Why I’m no longer talking to white people about race

I’m no longer engaging with white people on the topic of race. Not all white people, just the vast majority who refuse to accept the legitimacy of structural racism and its symptoms. I can no longer engage with the gulf of an emotional disconnect that white people display when a person of colour articulates our experiences. You can see their eyes shut down and harden. It’s like treacle is poured into their ears, blocking up their ear canals like they can no longer hear us.

This emotional disconnect is the conclusion of living a life oblivious to the fact that their skin colour is norm and all others deviate from it. At best, white people have been taught not to mention that people of colour are ‘different’ in case it offends us. They truly believe that the experiences of their life as a result of their skin colour can and should be universalised. I just can’t engage with the bewilderment and the defensiveness as they try to grapple with the fact that not everyone experiences the world in the way that they do. They’ve never had to think about what it means, in power terms, to be white- so any time they’re vaguely reminded of this fact; they interpret it as an affront.  The journey towards understanding structural racism still requires people of colour to prioritise white feelings. Their eyes glaze over in boredom or widen in indignation. Their mouths start twitching as they get defensive. Their throats open up as they try to interrupt, itching to talk over you but not really listen, because they need to let you know that you’ve got it wrong.

Even if they can hear you, they’re not really listening. It’s like something happens to the words as they leave my mouth and reach their ears. The words hit a barrier of denial and they don’t get any further.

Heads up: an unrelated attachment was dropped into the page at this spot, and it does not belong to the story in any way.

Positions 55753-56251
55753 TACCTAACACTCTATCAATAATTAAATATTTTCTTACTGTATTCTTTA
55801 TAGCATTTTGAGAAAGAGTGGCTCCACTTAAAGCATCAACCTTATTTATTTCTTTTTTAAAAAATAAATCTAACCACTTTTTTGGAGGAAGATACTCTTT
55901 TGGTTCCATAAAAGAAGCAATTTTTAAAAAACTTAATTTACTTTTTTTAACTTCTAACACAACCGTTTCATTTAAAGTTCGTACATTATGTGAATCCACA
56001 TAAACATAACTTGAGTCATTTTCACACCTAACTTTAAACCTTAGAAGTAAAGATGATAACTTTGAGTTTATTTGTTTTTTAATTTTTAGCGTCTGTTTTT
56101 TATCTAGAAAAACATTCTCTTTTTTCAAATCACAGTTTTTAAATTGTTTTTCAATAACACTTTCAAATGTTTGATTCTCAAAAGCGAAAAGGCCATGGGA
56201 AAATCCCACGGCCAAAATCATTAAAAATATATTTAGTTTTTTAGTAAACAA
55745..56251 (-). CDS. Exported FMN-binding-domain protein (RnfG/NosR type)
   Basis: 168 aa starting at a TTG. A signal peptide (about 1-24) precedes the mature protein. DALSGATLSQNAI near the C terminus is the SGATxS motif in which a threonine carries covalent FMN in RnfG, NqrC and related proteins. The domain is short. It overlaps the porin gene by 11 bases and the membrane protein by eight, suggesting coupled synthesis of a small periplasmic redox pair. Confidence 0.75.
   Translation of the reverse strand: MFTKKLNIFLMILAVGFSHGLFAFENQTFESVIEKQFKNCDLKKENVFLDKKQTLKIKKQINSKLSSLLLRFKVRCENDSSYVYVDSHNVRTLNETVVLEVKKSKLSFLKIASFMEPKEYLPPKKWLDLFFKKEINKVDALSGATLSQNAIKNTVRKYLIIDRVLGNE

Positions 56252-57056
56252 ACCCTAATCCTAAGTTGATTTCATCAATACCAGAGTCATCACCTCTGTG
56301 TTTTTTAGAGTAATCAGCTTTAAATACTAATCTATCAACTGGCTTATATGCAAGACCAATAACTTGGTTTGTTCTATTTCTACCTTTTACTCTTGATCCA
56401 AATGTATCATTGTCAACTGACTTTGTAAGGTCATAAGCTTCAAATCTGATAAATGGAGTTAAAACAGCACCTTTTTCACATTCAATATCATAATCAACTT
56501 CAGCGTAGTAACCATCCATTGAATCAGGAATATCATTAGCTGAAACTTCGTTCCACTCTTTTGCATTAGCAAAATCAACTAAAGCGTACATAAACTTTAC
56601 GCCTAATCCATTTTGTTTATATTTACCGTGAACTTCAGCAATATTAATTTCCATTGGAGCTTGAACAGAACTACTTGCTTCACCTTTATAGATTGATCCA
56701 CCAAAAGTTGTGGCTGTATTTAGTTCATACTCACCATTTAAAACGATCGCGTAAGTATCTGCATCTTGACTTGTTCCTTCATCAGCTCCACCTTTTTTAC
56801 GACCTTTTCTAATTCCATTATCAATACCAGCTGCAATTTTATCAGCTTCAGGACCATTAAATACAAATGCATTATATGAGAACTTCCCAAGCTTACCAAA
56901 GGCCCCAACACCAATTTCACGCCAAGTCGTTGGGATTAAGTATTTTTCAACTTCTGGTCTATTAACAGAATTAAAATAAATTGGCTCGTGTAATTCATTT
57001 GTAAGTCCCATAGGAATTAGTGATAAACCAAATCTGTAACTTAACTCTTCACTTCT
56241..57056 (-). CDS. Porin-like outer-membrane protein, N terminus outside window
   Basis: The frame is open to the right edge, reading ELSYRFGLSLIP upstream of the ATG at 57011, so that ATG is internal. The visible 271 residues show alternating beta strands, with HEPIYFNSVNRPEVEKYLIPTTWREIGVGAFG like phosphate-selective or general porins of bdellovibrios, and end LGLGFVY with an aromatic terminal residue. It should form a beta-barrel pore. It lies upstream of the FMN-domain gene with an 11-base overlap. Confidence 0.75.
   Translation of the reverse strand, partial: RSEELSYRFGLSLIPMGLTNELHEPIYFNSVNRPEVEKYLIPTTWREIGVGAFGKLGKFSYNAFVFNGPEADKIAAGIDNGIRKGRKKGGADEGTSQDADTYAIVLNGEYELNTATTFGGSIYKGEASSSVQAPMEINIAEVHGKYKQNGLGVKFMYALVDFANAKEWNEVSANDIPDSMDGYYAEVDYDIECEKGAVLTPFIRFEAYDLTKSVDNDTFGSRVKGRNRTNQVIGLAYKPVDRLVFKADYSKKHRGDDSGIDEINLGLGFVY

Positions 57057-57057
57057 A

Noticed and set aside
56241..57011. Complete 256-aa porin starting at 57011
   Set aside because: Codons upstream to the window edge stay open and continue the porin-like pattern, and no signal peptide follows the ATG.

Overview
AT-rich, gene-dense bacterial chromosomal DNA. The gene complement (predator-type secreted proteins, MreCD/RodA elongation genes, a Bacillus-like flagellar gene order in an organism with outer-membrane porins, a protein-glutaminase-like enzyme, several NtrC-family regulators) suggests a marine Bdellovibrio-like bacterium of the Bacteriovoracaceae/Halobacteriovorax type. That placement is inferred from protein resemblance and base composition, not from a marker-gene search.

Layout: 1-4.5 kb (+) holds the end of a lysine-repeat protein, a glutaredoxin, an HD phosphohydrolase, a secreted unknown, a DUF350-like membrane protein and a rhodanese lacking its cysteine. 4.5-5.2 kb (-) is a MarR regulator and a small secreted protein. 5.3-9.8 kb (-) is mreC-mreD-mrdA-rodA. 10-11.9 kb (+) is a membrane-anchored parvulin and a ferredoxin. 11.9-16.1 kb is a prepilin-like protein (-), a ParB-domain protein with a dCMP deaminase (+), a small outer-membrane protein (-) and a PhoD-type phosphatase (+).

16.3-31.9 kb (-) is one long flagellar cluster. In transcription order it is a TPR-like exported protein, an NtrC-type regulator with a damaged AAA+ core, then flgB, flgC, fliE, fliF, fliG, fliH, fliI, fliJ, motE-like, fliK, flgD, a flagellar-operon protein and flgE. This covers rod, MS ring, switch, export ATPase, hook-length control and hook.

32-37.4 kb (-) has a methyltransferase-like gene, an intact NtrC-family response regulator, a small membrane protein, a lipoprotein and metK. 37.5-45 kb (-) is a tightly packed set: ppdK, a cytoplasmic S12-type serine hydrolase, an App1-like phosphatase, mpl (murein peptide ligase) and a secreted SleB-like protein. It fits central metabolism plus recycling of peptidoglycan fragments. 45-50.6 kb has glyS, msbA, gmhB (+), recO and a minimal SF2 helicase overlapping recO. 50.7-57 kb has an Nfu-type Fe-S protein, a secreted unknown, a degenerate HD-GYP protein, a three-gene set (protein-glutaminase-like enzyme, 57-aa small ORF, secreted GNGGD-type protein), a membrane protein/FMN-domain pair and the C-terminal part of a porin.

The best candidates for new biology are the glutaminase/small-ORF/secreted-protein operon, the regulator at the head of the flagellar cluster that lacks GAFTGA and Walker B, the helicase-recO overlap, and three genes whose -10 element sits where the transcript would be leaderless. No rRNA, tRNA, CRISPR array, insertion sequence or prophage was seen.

That’s the emotional disconnect. It’s not really surprising, because they’ve never known what it means to embrace a person of colour as a true equal, with thoughts and feeling that are as valid as their own.  Watching The Color of Fear by Lee Mun Wah, I saw people of colour break down in tears as they struggled to convince a defiant white man that his words were enforcing and perpetuating a white racist standard on them. All the while he stared obliviously, completely confused by this pain, at best trivialising it, at worst ridiculing it.

I’ve written before about this white denial being the ubiquitous politics of race that operates on its inherent invisibility. So I can’t talk to white people about race anymore because of the consequential denials, awkward cartwheels and mental acrobatics that they display when this is brought to their attention. Who really wants to be alerted to a structural system that benefits them at the expense of others?

I can no longer have this conversation, because we’re often coming at it from completely different planes. I can’t have a conversation with them about the details of a problem if they don’t even recognise that the problem exists. Worse still is the white person who might be willing to entertain the possibility of said racism, but still thinks we enter this conversation as equals. We don’t.

Not to mention that entering into conversation with defiant white people is a frankly dangerous task for me. As the heckles rise and the defiance grows, I have to tread incredibly carefully, because if I express frustration, anger, or exasperation at their refusal to understand, they will tap into their pre-subscribed racist tropes about angry black people who are a threat to them and their safety.  It’s very likely that they’ll then paint me as a bully or an abuser. It’s also likely that their white friends will rally round them, rewrite history and make the lies the truth. Trying to engage with them and navigate their racism is not worth that.

Amidst every conversation about Nice White People feeling silenced by conversations about race, there is a sort of ironic and glaring lack of understanding or empathy for those of us who have been visibly marked out as different for our entire lives, and live the consequences.  It’s truly a lifetime of self-censorship that people of colour have to live. The options are: speak your truth and face the reprisal, or bite your tongue and get ahead in life. It must be a strange life, always having permission to speak and feeling indignant when you’re finally asked to listen. It stems from white people’s never questioned entitlement, I suppose.